On the Bench
After I had completed my listening, I moved the unit to my test bench and set about collecting the nitty-gritty performance data. I have to say I was a bit surprised to find that as I had noted in the AVN4430, the preamp outputs fell a tiny bit short of the advertised 5 volts, the best I could manage without clipping was 4.8 volts. No big deal… but it’s not 5 volts as advertised. On a brighter note, the output impedance was outstanding, at a very low 21.5 ohms. Frequency response was within -3dB from 20Hz to 20kHz, and the signal to noise spec was fantastic, at better than -91dB on the pre-outs. This is among the quietest DVD players I’ve measured in a very long time. I also noted that with the tone controls set flat, the unit does not clip the pre-out signal even with the volume wide open and an all-bits high track used. It’s nice to see some emphasis still being placed on the important audio performance specs. Nicely done, Eclipse electrical engineers. Maybe a couple of you should give the guys in charge of the ergonomics and functionality a hand. A couple more raspberries too, the subwoofer (non-fading) outputs had about 1.3dB less output than the front/rear outputs, even with the internal volume setting maxed, and the crossover filter had a very strange shape, changing slope with frequency. The internal subwoofer filter was -3db at 40Hz, -6dB at 75Hz, -12dB at 180 Hz, and -24dB at 485Hz, and never really became asymptotic.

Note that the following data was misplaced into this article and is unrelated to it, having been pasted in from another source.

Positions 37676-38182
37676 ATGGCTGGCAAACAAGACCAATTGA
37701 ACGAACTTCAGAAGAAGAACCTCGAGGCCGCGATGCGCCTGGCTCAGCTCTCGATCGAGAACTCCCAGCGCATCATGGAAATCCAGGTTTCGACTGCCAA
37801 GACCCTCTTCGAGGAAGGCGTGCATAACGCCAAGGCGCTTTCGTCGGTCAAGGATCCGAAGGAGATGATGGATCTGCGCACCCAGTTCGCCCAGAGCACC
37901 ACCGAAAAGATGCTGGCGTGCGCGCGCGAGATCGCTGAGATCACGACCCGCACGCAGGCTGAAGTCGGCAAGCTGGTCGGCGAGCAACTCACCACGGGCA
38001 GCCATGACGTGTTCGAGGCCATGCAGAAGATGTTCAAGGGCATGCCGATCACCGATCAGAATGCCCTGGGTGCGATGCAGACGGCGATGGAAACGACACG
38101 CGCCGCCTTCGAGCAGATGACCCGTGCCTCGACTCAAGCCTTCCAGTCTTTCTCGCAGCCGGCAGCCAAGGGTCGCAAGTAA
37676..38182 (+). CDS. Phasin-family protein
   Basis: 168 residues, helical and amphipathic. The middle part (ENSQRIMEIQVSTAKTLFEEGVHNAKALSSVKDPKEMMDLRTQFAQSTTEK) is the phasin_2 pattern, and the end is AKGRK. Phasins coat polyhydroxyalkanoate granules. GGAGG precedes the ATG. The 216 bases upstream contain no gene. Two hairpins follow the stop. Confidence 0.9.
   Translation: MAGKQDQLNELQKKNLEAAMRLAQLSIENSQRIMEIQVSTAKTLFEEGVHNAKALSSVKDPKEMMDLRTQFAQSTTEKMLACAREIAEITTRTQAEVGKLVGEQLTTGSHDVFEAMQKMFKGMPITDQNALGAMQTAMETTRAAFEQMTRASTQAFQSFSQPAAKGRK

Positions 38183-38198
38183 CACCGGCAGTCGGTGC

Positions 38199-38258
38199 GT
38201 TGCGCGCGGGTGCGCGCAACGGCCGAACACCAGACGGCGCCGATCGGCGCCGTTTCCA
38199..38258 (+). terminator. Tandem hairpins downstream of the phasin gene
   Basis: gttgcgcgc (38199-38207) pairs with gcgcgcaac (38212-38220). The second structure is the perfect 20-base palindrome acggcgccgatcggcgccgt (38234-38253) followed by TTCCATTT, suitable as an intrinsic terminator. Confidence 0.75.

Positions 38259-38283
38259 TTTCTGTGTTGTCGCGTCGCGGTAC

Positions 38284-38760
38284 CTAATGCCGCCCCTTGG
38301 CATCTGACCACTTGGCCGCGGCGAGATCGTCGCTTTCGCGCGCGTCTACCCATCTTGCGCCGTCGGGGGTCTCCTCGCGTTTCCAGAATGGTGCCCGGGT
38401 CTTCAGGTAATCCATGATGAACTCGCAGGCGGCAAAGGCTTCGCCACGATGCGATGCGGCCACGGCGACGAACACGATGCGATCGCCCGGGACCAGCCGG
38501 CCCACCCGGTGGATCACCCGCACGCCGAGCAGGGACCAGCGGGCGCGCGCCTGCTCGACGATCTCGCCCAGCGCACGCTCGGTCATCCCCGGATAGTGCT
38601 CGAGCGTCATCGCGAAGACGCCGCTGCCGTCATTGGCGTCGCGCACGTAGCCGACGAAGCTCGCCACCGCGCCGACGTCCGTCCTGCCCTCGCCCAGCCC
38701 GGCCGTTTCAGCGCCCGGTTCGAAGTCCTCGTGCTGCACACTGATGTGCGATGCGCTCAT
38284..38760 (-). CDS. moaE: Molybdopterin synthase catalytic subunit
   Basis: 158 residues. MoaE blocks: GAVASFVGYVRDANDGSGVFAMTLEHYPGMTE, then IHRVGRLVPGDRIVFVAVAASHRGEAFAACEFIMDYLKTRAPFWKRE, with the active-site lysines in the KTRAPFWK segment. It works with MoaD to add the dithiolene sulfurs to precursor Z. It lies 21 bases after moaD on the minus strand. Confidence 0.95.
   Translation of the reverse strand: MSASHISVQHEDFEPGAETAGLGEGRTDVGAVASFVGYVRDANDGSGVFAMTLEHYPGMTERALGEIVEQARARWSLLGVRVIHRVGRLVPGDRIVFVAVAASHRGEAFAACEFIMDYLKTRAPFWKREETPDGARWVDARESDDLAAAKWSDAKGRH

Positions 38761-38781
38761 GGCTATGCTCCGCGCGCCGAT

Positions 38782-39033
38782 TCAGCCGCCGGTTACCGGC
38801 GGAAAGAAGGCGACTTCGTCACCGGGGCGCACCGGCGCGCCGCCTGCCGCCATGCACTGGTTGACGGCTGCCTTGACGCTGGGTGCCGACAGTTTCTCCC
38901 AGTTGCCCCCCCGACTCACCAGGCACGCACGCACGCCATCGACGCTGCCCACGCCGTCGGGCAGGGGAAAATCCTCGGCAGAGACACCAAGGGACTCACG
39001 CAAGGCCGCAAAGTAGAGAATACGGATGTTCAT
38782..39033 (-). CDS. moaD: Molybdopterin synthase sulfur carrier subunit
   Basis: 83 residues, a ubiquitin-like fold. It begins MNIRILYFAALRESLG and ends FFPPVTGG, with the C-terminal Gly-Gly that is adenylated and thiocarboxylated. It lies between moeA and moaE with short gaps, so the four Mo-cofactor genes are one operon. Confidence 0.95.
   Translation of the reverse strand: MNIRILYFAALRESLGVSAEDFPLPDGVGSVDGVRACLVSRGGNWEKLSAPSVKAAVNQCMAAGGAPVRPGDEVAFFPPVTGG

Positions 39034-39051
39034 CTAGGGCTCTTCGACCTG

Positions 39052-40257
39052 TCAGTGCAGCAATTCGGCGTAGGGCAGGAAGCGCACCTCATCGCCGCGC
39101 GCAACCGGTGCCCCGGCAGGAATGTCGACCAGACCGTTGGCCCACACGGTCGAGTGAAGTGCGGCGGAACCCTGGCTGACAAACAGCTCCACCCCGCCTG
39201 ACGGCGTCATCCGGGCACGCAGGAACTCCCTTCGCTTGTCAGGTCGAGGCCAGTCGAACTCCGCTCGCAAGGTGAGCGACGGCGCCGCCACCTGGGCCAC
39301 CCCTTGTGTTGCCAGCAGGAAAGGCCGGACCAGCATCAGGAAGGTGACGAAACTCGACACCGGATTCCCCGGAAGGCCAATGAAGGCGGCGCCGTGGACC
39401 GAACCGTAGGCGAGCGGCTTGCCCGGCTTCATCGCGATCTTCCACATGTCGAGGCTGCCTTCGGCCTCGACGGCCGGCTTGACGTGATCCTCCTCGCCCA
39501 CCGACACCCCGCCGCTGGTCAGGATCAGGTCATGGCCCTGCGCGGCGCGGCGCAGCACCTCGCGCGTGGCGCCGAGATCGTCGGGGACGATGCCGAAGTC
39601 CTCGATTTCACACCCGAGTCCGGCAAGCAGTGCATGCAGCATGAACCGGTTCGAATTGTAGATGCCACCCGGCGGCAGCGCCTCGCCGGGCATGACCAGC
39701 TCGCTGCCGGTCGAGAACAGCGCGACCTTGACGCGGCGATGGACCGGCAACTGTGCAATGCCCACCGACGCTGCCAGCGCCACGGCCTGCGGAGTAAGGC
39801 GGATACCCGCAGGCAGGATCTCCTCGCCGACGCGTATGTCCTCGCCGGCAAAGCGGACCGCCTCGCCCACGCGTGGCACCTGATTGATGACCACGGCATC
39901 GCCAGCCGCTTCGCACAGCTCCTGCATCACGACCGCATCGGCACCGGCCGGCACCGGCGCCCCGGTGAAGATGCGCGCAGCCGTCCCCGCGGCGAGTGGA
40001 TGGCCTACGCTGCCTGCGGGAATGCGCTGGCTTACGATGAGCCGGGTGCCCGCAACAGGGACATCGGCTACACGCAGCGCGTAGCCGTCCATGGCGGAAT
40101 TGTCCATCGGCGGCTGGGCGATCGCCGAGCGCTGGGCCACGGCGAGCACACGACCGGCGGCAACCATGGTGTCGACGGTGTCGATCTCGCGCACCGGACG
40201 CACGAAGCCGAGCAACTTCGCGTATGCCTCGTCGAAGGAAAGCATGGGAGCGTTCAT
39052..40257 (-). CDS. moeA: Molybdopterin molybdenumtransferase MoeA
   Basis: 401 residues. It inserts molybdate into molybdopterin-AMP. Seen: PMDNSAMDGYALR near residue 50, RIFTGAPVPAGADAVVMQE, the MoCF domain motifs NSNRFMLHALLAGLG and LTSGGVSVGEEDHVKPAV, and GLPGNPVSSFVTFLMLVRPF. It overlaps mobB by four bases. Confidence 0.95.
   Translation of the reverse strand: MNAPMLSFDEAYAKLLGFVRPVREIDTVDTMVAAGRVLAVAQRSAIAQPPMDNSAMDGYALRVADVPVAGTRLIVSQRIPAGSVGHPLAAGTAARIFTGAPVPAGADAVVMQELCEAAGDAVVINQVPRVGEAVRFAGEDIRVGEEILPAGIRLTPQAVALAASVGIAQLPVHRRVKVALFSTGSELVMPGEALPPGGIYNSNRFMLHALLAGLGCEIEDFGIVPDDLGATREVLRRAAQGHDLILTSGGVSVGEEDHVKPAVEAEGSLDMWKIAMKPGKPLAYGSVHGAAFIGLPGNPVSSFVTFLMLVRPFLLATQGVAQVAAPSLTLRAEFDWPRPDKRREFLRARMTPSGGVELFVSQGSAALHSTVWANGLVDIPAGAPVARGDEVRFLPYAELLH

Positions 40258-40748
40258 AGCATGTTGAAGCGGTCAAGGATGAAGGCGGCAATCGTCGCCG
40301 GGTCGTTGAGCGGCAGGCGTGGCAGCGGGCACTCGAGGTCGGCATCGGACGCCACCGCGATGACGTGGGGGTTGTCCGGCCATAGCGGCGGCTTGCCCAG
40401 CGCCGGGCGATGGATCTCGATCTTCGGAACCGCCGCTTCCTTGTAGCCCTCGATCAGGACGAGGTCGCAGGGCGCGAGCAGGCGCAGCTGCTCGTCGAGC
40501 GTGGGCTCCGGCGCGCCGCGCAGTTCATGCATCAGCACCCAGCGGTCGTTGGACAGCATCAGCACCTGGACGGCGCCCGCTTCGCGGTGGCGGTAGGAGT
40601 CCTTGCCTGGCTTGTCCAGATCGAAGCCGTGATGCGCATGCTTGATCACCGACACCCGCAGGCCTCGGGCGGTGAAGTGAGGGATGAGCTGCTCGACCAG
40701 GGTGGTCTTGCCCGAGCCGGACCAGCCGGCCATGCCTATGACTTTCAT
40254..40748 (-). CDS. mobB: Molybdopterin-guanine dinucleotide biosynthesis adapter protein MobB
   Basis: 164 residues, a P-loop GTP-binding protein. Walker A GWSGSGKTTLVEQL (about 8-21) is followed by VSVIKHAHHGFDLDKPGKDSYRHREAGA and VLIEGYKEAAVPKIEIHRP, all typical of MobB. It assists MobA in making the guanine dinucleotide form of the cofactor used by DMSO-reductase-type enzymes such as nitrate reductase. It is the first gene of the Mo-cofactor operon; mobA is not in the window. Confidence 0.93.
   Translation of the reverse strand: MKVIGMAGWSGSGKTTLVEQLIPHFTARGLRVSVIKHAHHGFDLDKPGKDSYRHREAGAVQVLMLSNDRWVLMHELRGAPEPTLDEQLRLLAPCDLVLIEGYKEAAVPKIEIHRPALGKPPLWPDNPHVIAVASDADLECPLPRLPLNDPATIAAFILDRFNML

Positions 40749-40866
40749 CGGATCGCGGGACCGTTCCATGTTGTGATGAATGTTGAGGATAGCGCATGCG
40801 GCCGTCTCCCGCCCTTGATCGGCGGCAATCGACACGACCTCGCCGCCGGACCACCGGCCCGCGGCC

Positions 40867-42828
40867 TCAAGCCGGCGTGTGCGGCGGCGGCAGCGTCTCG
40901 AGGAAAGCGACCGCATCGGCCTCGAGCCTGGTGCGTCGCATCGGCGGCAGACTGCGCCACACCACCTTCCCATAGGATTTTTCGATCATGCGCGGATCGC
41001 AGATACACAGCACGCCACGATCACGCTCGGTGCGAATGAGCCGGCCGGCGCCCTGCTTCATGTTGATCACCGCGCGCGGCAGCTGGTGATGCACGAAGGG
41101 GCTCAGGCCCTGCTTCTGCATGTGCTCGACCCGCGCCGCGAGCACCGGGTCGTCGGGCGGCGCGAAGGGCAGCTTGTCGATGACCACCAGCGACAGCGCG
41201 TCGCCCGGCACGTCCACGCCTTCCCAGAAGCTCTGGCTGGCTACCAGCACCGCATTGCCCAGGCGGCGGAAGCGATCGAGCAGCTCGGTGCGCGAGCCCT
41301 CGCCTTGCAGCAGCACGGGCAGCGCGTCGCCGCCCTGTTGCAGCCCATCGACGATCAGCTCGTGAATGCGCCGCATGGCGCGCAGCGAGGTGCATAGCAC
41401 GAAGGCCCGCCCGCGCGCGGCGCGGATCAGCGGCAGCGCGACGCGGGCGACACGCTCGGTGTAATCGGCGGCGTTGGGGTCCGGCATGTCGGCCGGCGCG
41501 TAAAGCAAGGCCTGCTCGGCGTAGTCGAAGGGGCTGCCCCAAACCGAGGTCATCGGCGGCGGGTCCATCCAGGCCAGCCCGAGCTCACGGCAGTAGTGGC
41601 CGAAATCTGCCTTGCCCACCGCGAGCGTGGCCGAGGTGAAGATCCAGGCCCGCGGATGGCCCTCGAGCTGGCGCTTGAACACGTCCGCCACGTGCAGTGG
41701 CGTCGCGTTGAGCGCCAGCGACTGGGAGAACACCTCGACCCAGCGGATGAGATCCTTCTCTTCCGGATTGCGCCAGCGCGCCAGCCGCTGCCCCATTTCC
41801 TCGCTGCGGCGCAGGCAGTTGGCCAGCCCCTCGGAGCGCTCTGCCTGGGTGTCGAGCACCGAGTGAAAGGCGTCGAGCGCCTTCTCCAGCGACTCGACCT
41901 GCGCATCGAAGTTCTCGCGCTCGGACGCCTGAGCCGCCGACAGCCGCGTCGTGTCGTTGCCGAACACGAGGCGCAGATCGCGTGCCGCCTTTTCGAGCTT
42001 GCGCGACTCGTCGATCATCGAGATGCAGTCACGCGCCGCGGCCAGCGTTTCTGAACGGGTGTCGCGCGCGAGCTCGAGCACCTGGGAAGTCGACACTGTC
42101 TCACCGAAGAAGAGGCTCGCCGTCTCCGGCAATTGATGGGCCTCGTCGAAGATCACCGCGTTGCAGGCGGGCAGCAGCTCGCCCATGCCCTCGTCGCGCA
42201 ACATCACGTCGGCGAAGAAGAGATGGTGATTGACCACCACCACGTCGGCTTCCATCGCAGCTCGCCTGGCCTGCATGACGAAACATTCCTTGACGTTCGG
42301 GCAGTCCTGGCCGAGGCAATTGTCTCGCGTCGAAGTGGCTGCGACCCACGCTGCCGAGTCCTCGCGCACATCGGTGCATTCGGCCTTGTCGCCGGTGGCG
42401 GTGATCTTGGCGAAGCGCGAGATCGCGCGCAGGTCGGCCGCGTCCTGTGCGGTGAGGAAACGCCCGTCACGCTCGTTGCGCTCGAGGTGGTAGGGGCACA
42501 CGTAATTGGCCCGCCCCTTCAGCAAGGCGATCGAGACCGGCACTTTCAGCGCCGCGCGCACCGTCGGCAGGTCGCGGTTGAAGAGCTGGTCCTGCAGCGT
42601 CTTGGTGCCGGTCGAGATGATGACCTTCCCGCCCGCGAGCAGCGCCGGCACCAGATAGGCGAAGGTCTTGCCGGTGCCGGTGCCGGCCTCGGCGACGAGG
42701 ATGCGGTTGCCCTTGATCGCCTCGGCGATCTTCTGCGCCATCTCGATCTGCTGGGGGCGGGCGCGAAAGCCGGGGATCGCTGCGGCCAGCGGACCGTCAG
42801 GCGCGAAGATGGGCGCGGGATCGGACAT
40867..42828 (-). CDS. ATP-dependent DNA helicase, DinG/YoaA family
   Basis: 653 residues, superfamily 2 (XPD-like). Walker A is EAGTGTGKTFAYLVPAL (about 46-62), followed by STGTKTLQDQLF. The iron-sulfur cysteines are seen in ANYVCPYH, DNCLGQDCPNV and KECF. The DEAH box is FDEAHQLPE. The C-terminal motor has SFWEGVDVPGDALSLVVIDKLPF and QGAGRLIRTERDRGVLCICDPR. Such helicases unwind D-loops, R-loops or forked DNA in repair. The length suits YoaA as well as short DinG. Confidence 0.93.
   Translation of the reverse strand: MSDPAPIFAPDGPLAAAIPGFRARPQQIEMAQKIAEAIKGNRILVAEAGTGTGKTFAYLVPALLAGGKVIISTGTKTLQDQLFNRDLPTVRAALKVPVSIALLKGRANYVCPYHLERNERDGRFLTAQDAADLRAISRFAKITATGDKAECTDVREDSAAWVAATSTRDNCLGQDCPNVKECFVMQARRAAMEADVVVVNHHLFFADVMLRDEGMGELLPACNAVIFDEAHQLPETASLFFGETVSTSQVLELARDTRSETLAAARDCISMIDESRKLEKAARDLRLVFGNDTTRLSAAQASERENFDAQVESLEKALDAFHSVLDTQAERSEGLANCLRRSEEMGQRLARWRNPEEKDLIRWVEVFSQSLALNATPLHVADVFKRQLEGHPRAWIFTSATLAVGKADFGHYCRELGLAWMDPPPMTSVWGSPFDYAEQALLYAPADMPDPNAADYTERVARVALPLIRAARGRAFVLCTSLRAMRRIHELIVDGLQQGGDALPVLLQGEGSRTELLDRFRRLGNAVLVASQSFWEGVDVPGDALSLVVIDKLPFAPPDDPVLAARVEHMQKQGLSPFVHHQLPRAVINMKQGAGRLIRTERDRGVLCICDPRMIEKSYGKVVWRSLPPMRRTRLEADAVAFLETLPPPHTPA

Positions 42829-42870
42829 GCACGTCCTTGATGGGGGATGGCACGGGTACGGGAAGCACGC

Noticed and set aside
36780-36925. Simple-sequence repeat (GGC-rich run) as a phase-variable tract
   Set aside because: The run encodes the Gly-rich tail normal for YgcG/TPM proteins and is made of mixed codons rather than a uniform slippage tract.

I’ve been a fan of Eclipse headunits for a long time. Generally speaking, they have traditionally been engineered with a bias toward high performance audio, and for me, that’s as it should be. This time, they have sent me one of their new double DIN, 7” motorized touch screen Navigation/DVD/CD/MP3/AM/FM/iPod units, the top of the line AVN726E. Priced at $1299.99 in the U.S., this unit represents the top end of automotive in-dash wizardry.